It’ll take a heck of a lot of effort to change this mindset as it is endemic throughout the industry. But let’s be clear, it’s the system’s fault that alleged frauds like this can occur – it’s not the fault of individuals. What’s concerning is that insurance executives don’t seem to want to act to fix their broken system.
The primary reason why nobody seems to care about the loss of trust is that the industry continues to make handsome margins for all members of the value chain. If people fail to read the small print and buy travel insurance from Boots, why should Boots or TIF care? Where’s their incentive to change? If the balance sheet remains healthy, the Titanic sails on.
Furthermore, the personal interests of the key decision makers at incumbent insurance giants – the only individuals who could cause industry-wide change but who are approaching retirement and generous pensions – are completely misaligned with consumer needs. It’s comfortable for all passengers on the Titanic, so why take any personal, financial or reputational risk that will cause the ship to change course and miss the ‘record breaking arrival time’, despite the risk of icebergs? It’s a sad but true analogy.
The insurance industry is in crisis due to problems that most participants know exist. But they are not going to be fixed from the inside. Incumbents have no incentive to change a system that is making handsome profits. If change is going to come, it’s going to have to come from outside.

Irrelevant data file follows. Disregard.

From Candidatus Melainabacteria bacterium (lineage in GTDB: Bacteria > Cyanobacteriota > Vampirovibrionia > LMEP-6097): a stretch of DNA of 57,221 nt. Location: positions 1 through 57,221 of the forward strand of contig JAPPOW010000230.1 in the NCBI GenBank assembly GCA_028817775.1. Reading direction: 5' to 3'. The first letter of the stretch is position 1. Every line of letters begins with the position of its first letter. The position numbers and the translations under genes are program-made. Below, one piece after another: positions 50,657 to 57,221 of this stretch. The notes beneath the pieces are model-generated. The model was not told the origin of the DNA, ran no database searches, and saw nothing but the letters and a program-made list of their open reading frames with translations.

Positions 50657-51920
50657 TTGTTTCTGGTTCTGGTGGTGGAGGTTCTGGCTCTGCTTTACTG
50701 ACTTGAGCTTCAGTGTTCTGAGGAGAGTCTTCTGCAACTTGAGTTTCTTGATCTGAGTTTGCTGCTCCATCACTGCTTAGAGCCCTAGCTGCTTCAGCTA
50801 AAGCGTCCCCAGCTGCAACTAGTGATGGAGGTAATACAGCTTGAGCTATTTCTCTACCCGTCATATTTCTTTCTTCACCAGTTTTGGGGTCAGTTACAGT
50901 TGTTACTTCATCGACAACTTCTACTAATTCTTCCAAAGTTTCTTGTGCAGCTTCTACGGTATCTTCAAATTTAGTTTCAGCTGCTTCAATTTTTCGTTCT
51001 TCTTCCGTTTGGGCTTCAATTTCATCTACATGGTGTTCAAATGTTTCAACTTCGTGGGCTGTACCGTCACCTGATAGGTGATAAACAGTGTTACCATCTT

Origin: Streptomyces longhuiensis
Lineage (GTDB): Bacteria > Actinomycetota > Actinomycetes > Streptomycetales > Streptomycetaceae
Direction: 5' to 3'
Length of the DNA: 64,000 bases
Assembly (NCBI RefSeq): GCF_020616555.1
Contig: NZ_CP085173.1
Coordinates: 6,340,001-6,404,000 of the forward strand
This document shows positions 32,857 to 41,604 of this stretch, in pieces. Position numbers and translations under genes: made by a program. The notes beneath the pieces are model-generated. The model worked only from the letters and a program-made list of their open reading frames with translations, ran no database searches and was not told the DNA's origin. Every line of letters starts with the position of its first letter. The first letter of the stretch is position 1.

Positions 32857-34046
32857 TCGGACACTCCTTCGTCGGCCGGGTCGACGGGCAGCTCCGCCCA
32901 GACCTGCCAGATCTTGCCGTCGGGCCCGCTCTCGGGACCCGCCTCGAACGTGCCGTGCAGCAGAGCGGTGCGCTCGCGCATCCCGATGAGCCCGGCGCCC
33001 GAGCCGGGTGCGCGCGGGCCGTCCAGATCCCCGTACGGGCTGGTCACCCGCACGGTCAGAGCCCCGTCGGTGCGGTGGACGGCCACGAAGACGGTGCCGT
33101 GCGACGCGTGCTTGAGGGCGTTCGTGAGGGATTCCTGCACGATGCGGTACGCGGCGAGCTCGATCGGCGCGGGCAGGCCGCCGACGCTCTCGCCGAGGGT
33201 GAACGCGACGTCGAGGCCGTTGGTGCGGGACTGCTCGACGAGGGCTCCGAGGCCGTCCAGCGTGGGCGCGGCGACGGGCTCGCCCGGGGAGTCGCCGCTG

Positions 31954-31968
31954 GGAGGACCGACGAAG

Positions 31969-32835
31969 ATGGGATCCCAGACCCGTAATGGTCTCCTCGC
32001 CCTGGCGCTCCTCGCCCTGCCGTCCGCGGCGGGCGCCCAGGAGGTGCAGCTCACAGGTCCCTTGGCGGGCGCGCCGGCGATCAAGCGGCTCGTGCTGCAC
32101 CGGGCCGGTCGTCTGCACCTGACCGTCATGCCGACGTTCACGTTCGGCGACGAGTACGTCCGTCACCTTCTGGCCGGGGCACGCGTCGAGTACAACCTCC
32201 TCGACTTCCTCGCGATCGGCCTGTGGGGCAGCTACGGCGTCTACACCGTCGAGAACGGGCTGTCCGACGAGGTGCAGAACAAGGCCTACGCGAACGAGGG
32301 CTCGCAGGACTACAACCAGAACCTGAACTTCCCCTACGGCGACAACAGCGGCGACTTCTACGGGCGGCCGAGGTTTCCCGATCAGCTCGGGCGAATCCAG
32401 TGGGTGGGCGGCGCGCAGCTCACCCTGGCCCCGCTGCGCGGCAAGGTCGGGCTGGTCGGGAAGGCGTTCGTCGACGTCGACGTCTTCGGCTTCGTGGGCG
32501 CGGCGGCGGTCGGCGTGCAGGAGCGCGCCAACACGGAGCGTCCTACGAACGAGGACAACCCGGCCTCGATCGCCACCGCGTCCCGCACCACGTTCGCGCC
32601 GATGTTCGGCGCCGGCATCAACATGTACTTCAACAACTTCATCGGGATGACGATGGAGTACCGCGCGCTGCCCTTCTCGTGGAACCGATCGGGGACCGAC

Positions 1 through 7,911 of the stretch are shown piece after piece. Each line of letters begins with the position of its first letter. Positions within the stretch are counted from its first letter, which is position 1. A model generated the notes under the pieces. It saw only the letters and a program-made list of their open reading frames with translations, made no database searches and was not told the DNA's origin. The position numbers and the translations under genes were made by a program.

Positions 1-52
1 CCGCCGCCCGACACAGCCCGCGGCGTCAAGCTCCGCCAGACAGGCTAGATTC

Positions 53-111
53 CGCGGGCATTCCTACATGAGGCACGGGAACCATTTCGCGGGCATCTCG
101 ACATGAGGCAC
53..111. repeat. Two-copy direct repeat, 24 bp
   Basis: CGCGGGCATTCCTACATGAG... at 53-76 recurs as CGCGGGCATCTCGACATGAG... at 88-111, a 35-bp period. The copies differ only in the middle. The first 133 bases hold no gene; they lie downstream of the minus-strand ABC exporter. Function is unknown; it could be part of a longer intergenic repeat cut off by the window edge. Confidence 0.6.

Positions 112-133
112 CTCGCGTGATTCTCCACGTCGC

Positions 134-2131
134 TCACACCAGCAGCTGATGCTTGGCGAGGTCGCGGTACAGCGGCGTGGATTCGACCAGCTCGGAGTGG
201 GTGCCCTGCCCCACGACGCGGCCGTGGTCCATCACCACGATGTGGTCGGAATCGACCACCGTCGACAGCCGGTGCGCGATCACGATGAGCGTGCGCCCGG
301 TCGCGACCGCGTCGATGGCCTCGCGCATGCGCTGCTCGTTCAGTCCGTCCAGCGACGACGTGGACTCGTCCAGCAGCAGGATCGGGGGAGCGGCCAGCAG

It doesn’t have to be this way
After what you’ve read above, it may surprise you to learn that I am an ardent optimist. I believe there’s plenty of hope for insurance. It’s an ideal that has survived centuries and it will survive many more. But we must return to first principles and take collective action.
Three years ago, there was a positive change. Insurtech was born, which, in theory, combined the best of the old world of insurance theory with the best of new world technology. It proposed that the consumer would be placed at the centre of insurance once again.
Insurtech offered a change in mindset, a fresh start. But revolutions are slow, uphill battles as turning something powerful, like a cruise liner or the insurance industry, takes great effort. Incumbents still don’t consider insurtech to be a solution that can offer radical change. They prefer to focus on incremental operational improvements. However, these will not restore trust. Something more revolutionary must be done.
Our business is at the heart of this revolution. We’re designing a form of insurance that is, first and foremost, consumer-centric. We pay out if you and your connected friends don’t claim. We treat you like people, not fraudsters. We aspire to offer you first class customer experience if you do claim. We believe in keeping our promises. In short, our incentives are aligned with our customers’.
In a future series of posts, I’m going to set out how we’re going to restore trust in the insurance industry. With these good intentions, my team at so-sure and I hope to redesign insurance and make tragedies like the alleged Boots/TIF fraud a thing of the past. Why don’t you join us?